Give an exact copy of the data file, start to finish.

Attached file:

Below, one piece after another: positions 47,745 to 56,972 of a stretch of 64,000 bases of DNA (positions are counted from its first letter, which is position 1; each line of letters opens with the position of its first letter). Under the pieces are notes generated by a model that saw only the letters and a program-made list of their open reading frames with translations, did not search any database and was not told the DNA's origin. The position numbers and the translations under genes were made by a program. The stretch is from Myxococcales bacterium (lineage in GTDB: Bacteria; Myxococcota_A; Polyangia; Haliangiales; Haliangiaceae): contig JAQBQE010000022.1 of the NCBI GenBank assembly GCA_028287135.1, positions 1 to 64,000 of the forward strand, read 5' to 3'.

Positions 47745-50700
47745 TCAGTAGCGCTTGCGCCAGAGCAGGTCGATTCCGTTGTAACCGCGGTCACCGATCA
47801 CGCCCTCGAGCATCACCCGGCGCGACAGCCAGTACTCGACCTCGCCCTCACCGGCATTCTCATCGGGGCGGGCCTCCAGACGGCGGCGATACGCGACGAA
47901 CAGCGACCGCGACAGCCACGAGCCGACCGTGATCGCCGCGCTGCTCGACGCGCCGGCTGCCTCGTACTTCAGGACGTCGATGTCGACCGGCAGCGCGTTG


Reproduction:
Below, one piece after another: positions 47,745 to 56,972 of a stretch of 64,000 bases of DNA (positions are counted from its first letter, which is position 1; each line of letters opens with the position of its first letter). Under the pieces are notes generated by a model that saw only the letters and a program-made list of their open reading frames with translations, did not search any database and was not told the DNA's origin. The position numbers and the translations under genes were made by a program. The stretch is from Myxococcales bacterium (lineage in GTDB: Bacteria; Myxococcota_A; Polyangia; Haliangiales; Haliangiaceae): contig JAQBQE010000022.1 of the NCBI GenBank assembly GCA_028287135.1, positions 1 to 64,000 of the forward strand, read 5' to 3'.

Positions 47745-50700
47745 TCAGTAGCGCTTGCGCCAGAGCAGGTCGATTCCGTTGTAACCGCGGTCACCGATCA
47801 CGCCCTCGAGCATCACCCGGCGCGACAGCCAGTACTCGACCTCGCCCTCACCGGCATTCTCATCGGGGCGGGCCTCCAGACGGCGGCGATACGCGACGAA
47901 CAGCGACCGCGACAGCCACGAGCCGACCGTGATCGCCGCGCTGCTCGACGCGCCGGCTGCCTCGTACTTCAGGACGTCGATGTCGACCGGCAGCGCGTTG